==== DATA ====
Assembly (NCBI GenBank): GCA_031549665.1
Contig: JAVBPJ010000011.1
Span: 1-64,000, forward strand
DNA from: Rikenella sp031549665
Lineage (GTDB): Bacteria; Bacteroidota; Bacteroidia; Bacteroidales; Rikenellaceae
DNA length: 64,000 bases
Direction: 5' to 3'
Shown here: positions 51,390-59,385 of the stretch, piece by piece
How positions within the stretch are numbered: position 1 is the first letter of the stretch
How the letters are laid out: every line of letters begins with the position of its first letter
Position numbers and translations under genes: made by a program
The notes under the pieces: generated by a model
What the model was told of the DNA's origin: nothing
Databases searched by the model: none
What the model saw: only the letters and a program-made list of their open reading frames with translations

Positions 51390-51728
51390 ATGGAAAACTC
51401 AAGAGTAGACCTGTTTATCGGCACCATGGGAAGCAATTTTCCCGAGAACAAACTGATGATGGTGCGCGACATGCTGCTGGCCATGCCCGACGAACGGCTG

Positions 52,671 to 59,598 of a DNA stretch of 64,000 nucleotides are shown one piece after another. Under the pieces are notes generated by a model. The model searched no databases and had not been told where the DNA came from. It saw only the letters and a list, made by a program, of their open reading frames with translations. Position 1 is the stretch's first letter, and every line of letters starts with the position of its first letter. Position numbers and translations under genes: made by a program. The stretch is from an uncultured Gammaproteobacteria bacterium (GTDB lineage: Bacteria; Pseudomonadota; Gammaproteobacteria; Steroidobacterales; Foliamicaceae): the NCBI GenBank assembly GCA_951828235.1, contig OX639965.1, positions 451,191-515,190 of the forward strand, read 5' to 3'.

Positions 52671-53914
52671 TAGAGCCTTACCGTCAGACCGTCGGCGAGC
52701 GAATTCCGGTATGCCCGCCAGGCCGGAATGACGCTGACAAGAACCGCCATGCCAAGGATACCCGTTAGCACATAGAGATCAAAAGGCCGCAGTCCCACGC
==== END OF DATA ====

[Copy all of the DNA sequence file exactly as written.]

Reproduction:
Assembly (NCBI GenBank): GCA_031549665.1
Contig: JAVBPJ010000011.1
Span: 1-64,000, forward strand
DNA from: Rikenella sp031549665
Lineage (GTDB): Bacteria; Bacteroidota; Bacteroidia; Bacteroidales; Rikenellaceae
DNA length: 64,000 bases
Direction: 5' to 3'
Shown here: positions 51,390-59,385 of the stretch, piece by piece
How positions within the stretch are numbered: position 1 is the first letter of the stretch
How the letters are laid out: every line of letters begins with the position of its first letter
Position numbers and translations under genes: made by a program
The notes under the pieces: generated by a model
What the model was told of the DNA's origin: nothing
Databases searched by the model: none
What the model saw: only the letters and a program-made list of their open reading frames with translations

Positions 51390-51728
51390 ATGGAAAACTC
51401 AAGAGTAGACCTGTTTATCGGCACCATGGGAAGCAATTTTCCCGAGAACAAACTGATGATGGTGCGCGACATGCTGCTGGCCATGCCCGACGAACGGCTG

Positions 52,671 to 59,598 of a DNA stretch of 64,000 nucleotides are shown one piece after another. Under the pieces are notes generated by a model. The model searched no databases and had not been told where the DNA came from. It saw only the letters and a list, made by a program, of their open reading frames with translations. Position 1 is the stretch's first letter, and every line of letters starts with the position of its first letter. Position numbers and translations under genes: made by a program. The stretch is from an uncultured Gammaproteobacteria bacterium (GTDB lineage: Bacteria; Pseudomonadota; Gammaproteobacteria; Steroidobacterales; Foliamicaceae): the NCBI GenBank assembly GCA_951828235.1, contig OX639965.1, positions 451,191-515,190 of the forward strand, read 5' to 3'.

Positions 52671-53914
52671 TAGAGCCTTACCGTCAGACCGTCGGCGAGC
52701 GAATTCCGGTATGCCCGCCAGGCCGGAATGACGCTGACAAGAACCGCCATGCCAAGGATACCCGTTAGCACATAGAGATCAAAAGGCCGCAGTCCCACGC